Patenting software in the UK has for some time been a difficult task. As discussed in our November 2006 IT Bulletin, following the Macrossan/Aerotel decision in 2006, the UK Intellectual Property Office (UKIPO) had taken the approach that it would reject all claims for patents on computer programs "as such". The only way that applicants could indirectly obtain protection for their software was if it was incorporated into an invention that qualified for patentability or it was part of a patentable method for carrying out a function.

This is not however a satisfactory solution for software creators. Without a patent on the software itself it means that if a competitor sells, produces or markets a similar product incorporating the software in the UK the Patent Act 1977 offers only limited recourse. The Act will give no protection if the software is produced by the competitor in the UK for sale abroad.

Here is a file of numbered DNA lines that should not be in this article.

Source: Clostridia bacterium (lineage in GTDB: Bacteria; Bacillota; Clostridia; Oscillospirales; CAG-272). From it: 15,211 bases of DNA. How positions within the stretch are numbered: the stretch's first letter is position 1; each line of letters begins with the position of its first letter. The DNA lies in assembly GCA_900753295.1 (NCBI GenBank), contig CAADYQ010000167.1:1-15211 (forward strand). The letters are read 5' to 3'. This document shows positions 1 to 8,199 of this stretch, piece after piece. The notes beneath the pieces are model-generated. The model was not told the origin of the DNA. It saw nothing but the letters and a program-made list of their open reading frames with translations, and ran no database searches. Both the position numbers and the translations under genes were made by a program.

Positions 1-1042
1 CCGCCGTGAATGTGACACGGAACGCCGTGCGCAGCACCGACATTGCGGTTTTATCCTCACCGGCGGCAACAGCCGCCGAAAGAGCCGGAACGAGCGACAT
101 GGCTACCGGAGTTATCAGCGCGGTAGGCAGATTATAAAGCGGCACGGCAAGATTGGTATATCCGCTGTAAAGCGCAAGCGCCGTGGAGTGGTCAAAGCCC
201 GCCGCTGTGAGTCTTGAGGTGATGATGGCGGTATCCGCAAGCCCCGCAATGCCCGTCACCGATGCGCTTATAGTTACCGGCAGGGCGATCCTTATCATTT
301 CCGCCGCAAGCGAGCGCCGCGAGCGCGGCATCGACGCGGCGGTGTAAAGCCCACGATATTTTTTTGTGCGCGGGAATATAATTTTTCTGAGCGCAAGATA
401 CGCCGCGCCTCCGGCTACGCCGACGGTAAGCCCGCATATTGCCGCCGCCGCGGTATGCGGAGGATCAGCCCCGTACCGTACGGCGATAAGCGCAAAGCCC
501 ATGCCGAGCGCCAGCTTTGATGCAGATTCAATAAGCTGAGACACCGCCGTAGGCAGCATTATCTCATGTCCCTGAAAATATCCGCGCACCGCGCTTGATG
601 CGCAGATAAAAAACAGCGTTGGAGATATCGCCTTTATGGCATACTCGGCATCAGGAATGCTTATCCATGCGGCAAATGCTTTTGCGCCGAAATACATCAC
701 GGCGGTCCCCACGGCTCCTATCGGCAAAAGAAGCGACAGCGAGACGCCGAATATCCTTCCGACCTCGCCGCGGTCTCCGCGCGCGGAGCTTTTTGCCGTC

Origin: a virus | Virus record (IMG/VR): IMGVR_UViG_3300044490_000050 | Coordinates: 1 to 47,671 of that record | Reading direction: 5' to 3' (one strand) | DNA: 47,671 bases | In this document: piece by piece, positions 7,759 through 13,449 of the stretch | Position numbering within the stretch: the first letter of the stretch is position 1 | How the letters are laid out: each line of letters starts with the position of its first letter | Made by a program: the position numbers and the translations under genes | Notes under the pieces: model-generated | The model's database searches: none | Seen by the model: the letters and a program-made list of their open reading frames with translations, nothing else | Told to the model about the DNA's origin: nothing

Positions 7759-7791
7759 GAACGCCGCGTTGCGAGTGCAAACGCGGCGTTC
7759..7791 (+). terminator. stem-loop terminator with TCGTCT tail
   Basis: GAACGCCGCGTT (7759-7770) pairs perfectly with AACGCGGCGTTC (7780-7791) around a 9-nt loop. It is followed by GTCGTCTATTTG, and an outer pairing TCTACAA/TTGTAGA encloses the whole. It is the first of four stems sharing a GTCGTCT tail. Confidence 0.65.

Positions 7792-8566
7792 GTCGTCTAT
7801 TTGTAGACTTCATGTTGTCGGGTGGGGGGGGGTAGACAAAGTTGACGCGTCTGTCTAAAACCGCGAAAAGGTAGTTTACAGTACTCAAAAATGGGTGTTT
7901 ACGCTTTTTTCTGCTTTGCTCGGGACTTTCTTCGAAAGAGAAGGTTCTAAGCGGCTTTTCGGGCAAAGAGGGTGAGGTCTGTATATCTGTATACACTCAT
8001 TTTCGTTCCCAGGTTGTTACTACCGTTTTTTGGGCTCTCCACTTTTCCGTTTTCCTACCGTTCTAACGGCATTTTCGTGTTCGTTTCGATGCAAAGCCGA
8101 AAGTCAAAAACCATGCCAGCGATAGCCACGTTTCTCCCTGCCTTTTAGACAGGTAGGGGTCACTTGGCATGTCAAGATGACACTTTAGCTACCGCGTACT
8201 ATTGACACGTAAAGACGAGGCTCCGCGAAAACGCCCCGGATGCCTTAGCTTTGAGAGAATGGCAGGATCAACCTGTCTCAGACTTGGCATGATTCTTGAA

A decision of the UK High Court in January 2008 in the Astron Clinica case has now made it clear that computer programs can be patented in their own right in the UK. (For further details please refer to the Herbert Smith Newsflash). The subsequent decision of the High Court in February in the Autonomy case has confirmed that ruling and also provided a very useful summary of software patent cases in the UK.

On 7 February the UK Intellectual Property Office issued a notice stating that they would be immediately changing the way they assess applications to patent computer software.